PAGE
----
If you move to a newly built home: Watch out for dangerous chemical cocktails. In recent studies two important observations ...
- 49 different dangerous VOCs (Volatile Organic Compounds) were detected1
- Unharmful VOCs unexpectedly merged with other gasses, thereby creating new harmful VOCs (dangerous chemical cocktails)2
On a European level, REACH3 means that all chemicals must be controlled, and the emission of gasses and potentially dangerous chemicals must be declared.
In several EU countries there are rules about the indoor climate. In new housing and apartments, the building regulation often demands that the indoor climate must be “non-harmful and satisfactory”4. But at present, there is no clear overall evaluation method that can be enforced. Sometimes the indoor air quality (IAQ) is assured by a minimum level of basic ventilation. However, explicit limits of VOC emissions are rarely in place. (One exception is the limit for formaldehyde.)
So, in the future there are issues that each country must look into:
- Fully understand the VOC emission levels of building materials, i) in a new building, ii) during the first years of habitation, iii) when materials interact (the poisonous cocktails!). The present EU compulsory material declarations are a good starting point, but far from enough.
- The acceptable VOC levels inside your home must be defined. Today it is unclear what “clean air” is.
- Ventilation in new homes must be reconsidered. There are many hybrid possibilities, where extra ventilation – when needed – is a good option. In recent years focus on energy consumption has often prevented any form of demand-driven ventilation, but good health must come first and can be assured with ventilation (if the outside air is clean).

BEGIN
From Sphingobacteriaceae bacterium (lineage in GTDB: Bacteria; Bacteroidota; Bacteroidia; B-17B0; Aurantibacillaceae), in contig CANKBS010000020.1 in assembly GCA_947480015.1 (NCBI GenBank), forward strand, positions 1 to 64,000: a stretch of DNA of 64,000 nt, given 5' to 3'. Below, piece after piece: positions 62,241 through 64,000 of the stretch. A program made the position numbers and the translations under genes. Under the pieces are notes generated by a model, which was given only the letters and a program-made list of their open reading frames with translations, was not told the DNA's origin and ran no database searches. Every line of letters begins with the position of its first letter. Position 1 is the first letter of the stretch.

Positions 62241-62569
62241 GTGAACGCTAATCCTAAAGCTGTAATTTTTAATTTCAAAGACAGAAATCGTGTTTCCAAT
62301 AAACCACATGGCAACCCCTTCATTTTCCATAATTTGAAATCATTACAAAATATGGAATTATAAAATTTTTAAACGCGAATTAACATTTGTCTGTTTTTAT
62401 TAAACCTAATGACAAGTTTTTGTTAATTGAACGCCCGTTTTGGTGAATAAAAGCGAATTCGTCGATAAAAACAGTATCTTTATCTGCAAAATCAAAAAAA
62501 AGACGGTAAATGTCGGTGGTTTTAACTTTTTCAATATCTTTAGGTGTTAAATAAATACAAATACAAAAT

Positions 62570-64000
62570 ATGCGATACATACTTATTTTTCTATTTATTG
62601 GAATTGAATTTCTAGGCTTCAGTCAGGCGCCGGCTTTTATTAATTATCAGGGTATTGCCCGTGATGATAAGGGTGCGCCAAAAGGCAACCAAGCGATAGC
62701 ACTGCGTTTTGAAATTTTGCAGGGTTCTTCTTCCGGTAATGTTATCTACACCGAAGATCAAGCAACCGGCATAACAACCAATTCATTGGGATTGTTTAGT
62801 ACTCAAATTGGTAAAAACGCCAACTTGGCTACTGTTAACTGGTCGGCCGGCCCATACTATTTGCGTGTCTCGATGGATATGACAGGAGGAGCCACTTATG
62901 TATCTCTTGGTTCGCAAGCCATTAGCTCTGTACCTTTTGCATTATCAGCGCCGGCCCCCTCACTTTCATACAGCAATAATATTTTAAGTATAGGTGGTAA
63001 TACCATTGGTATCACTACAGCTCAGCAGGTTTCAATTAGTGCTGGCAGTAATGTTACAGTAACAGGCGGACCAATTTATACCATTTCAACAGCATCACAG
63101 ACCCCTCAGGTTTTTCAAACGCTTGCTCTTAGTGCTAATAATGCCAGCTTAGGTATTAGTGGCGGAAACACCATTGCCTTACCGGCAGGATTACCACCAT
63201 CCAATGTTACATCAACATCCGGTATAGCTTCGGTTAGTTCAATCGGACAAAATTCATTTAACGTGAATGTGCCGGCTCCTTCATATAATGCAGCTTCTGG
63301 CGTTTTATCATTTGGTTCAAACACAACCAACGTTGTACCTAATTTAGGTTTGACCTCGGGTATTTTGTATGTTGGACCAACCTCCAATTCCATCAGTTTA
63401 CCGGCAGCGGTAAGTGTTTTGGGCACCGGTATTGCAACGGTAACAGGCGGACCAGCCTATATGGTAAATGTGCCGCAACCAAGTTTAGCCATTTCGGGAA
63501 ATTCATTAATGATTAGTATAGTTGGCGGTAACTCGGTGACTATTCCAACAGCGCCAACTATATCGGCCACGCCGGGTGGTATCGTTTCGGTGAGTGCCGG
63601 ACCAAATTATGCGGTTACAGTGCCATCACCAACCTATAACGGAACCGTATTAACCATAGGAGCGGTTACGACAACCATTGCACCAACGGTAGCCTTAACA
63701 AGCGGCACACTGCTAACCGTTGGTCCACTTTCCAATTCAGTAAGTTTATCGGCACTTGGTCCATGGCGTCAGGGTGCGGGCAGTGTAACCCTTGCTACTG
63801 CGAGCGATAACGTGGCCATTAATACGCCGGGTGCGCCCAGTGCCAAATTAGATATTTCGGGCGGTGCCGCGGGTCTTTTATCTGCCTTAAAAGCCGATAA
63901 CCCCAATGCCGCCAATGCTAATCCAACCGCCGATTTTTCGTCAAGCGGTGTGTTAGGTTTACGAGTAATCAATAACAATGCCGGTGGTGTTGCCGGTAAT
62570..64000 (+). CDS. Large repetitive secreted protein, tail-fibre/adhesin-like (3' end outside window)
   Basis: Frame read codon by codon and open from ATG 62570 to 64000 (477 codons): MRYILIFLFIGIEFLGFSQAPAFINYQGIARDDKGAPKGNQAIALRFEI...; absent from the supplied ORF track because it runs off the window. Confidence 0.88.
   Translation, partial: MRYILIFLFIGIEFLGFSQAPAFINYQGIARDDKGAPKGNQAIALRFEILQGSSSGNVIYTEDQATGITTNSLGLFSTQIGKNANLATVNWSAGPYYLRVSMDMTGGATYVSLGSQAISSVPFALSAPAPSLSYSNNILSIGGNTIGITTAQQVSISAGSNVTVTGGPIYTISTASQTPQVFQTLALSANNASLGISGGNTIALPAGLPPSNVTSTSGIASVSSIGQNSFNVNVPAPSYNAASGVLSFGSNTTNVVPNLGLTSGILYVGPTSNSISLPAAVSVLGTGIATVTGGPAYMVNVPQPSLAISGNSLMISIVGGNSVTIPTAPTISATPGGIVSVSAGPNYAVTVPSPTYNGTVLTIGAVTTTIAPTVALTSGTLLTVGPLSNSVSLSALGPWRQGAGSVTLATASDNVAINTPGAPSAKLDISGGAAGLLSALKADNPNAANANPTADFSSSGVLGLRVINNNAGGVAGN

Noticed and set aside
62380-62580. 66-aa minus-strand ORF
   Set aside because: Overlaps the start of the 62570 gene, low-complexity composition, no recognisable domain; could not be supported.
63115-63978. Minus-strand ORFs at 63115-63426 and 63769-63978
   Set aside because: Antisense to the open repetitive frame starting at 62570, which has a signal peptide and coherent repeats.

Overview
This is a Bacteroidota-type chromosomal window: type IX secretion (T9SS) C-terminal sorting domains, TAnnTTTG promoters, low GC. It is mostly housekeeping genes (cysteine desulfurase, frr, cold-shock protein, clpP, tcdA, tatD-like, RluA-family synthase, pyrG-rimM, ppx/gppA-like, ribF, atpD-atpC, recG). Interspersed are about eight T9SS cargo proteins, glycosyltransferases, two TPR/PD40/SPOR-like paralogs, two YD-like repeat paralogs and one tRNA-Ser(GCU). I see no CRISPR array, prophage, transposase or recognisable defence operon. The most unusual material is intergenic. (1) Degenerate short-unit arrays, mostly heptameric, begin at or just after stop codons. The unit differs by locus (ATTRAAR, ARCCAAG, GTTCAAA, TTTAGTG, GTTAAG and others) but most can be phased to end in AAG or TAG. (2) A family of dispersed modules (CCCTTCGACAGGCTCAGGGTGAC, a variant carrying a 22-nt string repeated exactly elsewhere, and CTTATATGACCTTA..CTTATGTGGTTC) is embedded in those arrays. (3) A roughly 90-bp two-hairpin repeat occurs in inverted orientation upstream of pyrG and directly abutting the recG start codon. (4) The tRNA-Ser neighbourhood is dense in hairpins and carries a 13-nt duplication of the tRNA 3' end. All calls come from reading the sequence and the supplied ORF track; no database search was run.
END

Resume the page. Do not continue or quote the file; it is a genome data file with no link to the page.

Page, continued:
- How can your indoor climate be measured? It must be simple and reliable. In schools the CO2 level is often used (and far above the recommended 600 ppm in up to half of all schools). In some countries (France and Belgium) the moisture level tends to decide if more ventilation is needed. The temperature is of course also used to increase the air flow or otherwise cool (or heat) the rooms. Much too rarely are the VOCs used as a deciding factor for improving the indoor environment.
- The complexity of extra ventilation is high. It is a matter of fact that too many VOCs are present in newly build homes, and particularly in the kitchen of all dwellings. Moisture is first and foremost the enemy in all the “wet rooms”, that is, where you bath and wash your clothes. CO2 is an issue when you have a gathering of many people at home, or every night in your bedroom: If you close the door and have no ventilation you probably experience 2-3 times more than the recommended level when you wake up in the morning: Not a great way to start your day.
All this said, we see that there is a strong trend towards better ventilation. We strongly suggest extracting the air and therefore to get a good (wall-mounted) cooker hood in your kitchen.
In the future, air cleaning will probably become more important, particularly if you cannot get good, clean air into your home from the outside.
- Unwanted Chemicals When Building – see summary on page 9. (Original Title: Uønsket kemi i bæredygtigt byggeri). Published in 2016 by the Danish Ministry of Environment and Food.
- REACH. Construction Product Regulation. A guide to The CPR Requirements.
- Do Builders know enough about Indoor Climate Passes? (Original Title: Ved branchen nok om indeklimamærkningen.) 2020-09-10, Amanda Agergaard Bonnerup, Danish Technological Institute.